Power BI with Narrative Science: Look Who's Talking (Part 2: Predicting the Future)

[2016-Oct-18] I read a book one time about the importance of using visual aids in teaching. They also used a well known illustration that a human optic nerve is thicker than the auditory one; thus, resulting to more information being consumed by brain with seeing things rather than hearing or listening to them. I still believe in this, that a picture is worth a thousand words.

However now we tend to put more visual elements to our business reports and then we spend more time trying to understand a story that those elements may tell us, rather than having a direct conversation or explanation.

In one of my previous blog posts I had already talked about the Narrative Science company and their product to enhance visual business reports with textual narratives (Power BI with Narrative Science: Look Who's Talking?). Basically the Narrative Science component takes numeric report measures and analytically generates a story that business users can read.

Recently they have released an update for the Power BI Narrative Science component (Narratives for Power BI 1.2 Release Notes) and added a few more features to enable more complex narratives customization and data analytics. Here is a brief list of those new features:
  1. Story Inclusion Thresholds
  2. Custom Formatting
  3. Predictive Analytics
  4. Additional Measure Relationships

And Predictive Analytics excited me the most, yes, I wanted to know the future! So, I needed to test this new Narrative Science functionality with an idea in mind that this could enhance my customers' Power BI reports.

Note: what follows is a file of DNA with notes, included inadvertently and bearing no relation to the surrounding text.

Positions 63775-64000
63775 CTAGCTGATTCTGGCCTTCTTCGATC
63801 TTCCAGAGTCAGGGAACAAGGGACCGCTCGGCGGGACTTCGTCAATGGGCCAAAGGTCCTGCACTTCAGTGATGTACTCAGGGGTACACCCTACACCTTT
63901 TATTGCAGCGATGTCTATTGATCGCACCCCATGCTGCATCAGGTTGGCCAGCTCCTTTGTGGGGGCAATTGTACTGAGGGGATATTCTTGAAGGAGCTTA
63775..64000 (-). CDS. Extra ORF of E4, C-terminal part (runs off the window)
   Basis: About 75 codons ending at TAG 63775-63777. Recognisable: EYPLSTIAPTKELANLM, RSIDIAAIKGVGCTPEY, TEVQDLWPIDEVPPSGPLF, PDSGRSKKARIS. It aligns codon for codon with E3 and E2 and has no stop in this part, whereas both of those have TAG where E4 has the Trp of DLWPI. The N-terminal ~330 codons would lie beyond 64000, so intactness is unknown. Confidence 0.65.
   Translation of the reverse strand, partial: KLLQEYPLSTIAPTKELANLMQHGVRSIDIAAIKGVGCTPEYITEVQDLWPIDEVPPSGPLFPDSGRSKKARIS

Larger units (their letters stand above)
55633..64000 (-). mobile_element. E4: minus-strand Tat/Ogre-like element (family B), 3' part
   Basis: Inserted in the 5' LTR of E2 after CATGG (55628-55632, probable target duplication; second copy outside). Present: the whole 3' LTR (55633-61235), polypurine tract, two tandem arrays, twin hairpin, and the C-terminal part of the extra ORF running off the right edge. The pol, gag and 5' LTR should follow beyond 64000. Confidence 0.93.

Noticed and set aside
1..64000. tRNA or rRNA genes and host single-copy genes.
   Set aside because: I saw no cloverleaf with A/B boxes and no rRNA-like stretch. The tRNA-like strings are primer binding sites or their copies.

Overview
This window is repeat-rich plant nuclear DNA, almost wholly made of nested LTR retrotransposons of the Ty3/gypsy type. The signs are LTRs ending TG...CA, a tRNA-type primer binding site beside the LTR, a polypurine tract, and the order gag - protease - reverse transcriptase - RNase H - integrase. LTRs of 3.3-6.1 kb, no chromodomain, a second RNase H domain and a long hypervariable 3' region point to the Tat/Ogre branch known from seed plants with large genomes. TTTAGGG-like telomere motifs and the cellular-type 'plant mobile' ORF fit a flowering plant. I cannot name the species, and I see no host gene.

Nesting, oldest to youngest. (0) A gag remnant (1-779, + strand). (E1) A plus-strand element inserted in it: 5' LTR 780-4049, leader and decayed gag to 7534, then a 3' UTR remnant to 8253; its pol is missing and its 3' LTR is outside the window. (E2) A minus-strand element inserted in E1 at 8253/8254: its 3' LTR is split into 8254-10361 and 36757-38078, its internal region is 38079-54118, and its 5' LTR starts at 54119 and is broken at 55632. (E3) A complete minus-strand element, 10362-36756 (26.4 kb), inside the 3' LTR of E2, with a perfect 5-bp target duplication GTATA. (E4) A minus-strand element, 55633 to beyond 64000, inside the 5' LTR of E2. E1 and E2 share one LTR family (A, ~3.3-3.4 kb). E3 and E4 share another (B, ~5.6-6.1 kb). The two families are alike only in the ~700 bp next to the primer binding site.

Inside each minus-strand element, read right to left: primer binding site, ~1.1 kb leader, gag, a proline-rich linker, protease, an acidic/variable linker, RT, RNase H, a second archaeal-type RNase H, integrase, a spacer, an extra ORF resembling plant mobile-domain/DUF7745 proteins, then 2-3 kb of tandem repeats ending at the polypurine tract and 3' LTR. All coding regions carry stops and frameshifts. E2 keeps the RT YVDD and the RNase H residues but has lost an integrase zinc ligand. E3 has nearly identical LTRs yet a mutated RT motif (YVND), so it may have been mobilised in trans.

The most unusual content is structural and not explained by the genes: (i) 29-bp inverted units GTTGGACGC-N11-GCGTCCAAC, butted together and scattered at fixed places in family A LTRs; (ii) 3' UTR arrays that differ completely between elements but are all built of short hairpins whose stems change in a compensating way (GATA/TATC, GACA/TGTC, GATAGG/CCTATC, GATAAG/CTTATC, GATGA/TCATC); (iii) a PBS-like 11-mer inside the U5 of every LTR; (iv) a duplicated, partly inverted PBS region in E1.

There are a few prerequisites for your dataset though to start working with the Trend Analytics functionality of the Narrative Science:

- it has to be a time series of metric/metrics being measured

- it also requires at least 30 time intervals in order to start populating textual predictions if possible.

I took an open dataset that tracks water main breaks within the City of Toronto (Watermain Breaks) for the last 26 years (1990-2015). With the following data columns:
- BREAK_DATE - Date of watermain break reported
- BREAK_YEAR - Year of watermain break reported
- XCOORD - Easting in MTM NAD 27(3 degree) Projection & Lat and Long
- YCOORD - Northing in MTMNAD 27(3 degree) Projection & Lat and Long

Then I quickly aggregated this data and placed it into a column chart:

With the Narrative Science component and my (Break Date, Break Count) dataset I was able to receive a very decent textual story of the 26 years of history of the water breaks:

However along the way I receive the following note about existing limitation of working with my dataset, which I believe will be fixed in future releases:

The other thing that I couldn't solve with my dataset was the actual prediction of future results. No matter how hard I tried to either change data aggregation level or filtering options, I kept getting this message along with more helpful narratives, "A prediction could not be made because [metric name] did not have a good linear trend".

I assume that for the Trend Analytics a linear extrapolation algorithm is used and it's very peculiar to the historical data. However I do believe that this Predictive Analytics functionality of Narrative Science would be enhanced in future too, because for me seeing that a number of breaks is greater in the winter months because of low temperatures is a good trend :-).

In overall I'm very happy to see all these new features being introduced in the recent update release of the Narrative Science for the Power BI. And I will be recommending my customers to start using it more in their reports.

Because you don't say a word, it's the Narrative Science who does :-)

Happy data adventures!